193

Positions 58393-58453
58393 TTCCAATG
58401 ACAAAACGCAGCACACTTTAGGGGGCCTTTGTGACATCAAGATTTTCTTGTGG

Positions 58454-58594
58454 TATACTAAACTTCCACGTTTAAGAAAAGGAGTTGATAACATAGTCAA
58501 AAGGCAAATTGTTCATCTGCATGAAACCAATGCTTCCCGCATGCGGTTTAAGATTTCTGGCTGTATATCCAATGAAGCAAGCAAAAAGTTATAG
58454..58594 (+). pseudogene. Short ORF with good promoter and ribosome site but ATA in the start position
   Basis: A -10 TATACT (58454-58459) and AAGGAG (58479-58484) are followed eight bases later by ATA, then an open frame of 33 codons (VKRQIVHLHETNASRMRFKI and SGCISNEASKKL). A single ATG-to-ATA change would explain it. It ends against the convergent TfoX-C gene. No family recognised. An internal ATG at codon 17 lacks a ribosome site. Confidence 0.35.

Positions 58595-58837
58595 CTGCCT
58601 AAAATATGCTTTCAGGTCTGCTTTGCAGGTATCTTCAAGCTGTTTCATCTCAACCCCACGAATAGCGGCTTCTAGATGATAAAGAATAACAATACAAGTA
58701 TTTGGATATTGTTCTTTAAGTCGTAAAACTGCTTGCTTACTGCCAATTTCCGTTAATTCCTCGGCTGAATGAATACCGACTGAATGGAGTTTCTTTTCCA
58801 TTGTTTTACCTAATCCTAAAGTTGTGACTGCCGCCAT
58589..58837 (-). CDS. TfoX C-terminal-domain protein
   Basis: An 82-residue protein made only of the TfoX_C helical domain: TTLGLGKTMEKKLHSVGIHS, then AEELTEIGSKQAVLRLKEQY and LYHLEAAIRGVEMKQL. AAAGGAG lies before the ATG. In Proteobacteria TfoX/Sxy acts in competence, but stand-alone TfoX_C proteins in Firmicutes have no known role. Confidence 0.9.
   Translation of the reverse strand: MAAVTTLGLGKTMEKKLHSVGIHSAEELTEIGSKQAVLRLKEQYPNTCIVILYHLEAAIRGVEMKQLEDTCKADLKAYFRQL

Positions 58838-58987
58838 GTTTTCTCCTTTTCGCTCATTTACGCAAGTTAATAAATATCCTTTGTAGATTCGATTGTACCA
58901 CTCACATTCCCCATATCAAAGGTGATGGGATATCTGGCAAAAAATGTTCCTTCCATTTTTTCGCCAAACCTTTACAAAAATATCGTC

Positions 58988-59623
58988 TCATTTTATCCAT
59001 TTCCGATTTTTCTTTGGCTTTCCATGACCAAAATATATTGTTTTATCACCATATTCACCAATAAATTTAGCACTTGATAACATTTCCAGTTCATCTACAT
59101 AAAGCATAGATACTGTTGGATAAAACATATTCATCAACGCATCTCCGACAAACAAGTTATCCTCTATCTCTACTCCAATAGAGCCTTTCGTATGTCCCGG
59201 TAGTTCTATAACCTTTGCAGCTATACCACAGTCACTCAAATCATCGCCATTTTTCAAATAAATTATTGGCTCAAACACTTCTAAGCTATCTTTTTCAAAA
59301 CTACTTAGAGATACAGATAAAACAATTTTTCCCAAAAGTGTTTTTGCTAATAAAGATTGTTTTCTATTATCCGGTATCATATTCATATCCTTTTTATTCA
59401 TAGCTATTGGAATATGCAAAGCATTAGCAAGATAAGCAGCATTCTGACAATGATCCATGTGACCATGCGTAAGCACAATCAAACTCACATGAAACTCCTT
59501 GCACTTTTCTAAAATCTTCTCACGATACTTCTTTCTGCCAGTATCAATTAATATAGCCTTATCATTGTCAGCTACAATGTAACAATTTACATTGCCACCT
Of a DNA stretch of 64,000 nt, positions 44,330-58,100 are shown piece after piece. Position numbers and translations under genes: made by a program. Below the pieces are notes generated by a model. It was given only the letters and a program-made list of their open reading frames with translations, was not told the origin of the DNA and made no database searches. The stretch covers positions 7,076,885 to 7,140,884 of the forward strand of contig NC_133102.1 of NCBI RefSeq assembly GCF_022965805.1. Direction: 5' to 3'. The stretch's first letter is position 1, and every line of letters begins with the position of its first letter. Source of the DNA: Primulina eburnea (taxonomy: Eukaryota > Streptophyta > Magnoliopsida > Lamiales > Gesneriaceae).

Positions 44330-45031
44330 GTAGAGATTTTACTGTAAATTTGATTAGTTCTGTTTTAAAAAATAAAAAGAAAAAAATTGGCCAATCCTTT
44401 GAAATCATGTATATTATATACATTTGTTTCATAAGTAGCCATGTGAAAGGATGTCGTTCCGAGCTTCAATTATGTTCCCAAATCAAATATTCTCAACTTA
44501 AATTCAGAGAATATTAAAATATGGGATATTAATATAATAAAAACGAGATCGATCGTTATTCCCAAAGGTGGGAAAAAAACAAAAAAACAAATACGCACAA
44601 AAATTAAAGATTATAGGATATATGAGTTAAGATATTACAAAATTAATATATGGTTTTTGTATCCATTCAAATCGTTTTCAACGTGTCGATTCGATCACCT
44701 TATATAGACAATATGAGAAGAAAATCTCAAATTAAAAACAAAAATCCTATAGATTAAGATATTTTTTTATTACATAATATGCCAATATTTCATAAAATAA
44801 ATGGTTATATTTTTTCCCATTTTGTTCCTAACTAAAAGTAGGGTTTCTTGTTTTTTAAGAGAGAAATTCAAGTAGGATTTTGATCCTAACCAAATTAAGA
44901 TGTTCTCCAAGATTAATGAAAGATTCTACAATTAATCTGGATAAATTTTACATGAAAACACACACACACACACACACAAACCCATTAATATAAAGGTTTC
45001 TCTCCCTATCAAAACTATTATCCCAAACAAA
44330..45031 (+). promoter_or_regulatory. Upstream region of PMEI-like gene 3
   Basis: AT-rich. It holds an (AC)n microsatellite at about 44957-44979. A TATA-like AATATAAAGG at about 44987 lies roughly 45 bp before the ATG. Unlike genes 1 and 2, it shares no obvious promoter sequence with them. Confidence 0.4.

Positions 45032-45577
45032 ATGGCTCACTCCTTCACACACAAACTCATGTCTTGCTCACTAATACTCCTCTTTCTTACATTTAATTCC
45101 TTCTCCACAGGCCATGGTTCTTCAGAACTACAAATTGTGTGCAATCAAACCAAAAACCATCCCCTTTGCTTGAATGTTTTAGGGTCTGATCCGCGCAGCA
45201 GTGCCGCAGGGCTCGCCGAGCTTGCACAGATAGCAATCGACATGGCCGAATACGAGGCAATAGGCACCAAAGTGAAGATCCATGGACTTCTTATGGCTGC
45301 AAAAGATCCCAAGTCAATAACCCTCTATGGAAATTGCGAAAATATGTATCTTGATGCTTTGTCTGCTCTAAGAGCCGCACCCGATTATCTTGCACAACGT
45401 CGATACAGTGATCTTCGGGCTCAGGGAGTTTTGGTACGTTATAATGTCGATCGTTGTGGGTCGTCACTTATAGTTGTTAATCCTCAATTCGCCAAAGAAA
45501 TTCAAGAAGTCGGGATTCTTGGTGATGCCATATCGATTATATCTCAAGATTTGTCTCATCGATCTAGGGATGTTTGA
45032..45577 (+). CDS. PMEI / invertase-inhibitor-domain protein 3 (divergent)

geometric mean inequality, SIAM J. Matrix Anal. Appl., 14 (1993) 132–136. For the operator norm alone, the inequality (5.28) was proved by E. Heinz, Beitr¨ age zur St¨ orungstheorie der Spektralzerlegung, Math. Ann., 123 (1951) 415–438. The inequality (5.24) aroused considerable interest and several different proofs of it were given by various authors. Two of them, R. A. Horn, Norm bounds for Hadamard products and the arithmetic-geometric mean inequality for unitarily invariant norms, Linear Algebra Appl., 223/224 (1995) 355–361, and R. Mathias, An arithmetic-geometric mean inequality involving Hadamard products, ibid., 184 (1993) 71–78, observed that the inequality follows from the positivity of the matrix in (5.27). The papers by Bhatia-Parthasarathy and Kosaki cited above were motivated by extending this idea further. The two papers used rather similar arguments and obtained similar results. The program was carried much further in the two papers of Hiai and Kosaki cited above to obtain an impressive variety of results on means. The interested reader should consult these papers as well as the monograph F. Hiai and H. Kosaki, Means of Hilbert Space Operators, Lecture Notes in Mathematics Vol. 1820, Springer, 2003. The theorems of Herglotz and Bochner concern the groups Z and R. They were generalized to locally compact abelian groups by A. Weil, by D. A. Raikov, and by A. Powzner, in independent papers appearing almost together. Further generalizations (non-abelian or non-locally compact groups) exist. The original proof of Bochner’s theorem appears in S. Bochner, Vorlesungen u ¨ber Fouriersche Integrale, Akademie-Verlag, Berlin, 1932. Several other proofs have been published. The one given in Section 5.5 is taken from R. Goldberg, Fourier Transforms, Cambridge University Press, 1961, and that in Section 5.6 from N. I. Akhiezer and I. M. Glazman, Theory of Linear Operators in Hilbert Space, Dover, 1993 (reprint of original editions). A generalization to distributions is given in L. Schwartz, Th´eorie des Distributions, Hermann, 1954. Integral representations such as the one given by Bochner’s theorem are often viewed as a part of “Choquet Theory.” Continuous positive definite functions ϕ(x) such that ϕ(0) = 1 form a compact convex set; the family eitx : t ∈ R is the set of extreme points of this convex set. Exercise 5.6.1 is an adumbration of the connections between positive definite functions and spectral theory of operators. A basic theorem of M. H. Stone in the latter subject says that every unitary representation t 7→ Ut of R in a Hilbert space H is of the form Ut = eitA for some (possibly unbounded) self-adjoint operator A. (The operator A is bounded if and only if kUt − Ik → 0 as t → 0.) The theorems